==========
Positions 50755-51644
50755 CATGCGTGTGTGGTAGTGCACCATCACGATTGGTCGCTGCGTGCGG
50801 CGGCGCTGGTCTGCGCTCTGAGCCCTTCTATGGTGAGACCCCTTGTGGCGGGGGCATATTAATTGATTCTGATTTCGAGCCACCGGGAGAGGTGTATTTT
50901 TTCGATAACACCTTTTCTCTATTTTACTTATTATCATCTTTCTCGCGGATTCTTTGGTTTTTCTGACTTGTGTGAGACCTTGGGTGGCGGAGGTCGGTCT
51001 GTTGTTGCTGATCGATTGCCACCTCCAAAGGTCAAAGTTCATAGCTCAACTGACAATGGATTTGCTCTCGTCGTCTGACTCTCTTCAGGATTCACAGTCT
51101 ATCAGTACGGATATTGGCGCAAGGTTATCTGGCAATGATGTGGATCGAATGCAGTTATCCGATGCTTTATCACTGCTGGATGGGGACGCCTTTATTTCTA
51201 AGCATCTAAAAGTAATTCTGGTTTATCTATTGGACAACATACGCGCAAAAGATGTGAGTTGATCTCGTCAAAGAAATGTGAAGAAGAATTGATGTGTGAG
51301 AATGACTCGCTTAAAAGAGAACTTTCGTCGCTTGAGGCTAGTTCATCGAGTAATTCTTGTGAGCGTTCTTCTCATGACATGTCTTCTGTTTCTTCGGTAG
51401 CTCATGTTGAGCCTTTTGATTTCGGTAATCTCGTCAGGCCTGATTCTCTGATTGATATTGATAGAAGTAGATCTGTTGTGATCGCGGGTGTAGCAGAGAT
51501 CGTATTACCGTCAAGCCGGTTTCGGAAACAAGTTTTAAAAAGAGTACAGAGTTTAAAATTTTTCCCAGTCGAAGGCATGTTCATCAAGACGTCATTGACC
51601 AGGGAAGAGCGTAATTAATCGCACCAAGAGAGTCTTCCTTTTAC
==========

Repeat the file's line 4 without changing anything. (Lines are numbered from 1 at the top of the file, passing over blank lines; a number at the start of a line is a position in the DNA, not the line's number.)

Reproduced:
50901 TTCGATAACACCTTTTCTCTATTTTACTTATTATCATCTTTCTCGCGGATTCTTTGGTTTTTCTGACTTGTGTGAGACCTTGGGTGGCGGAGGTCGGTCT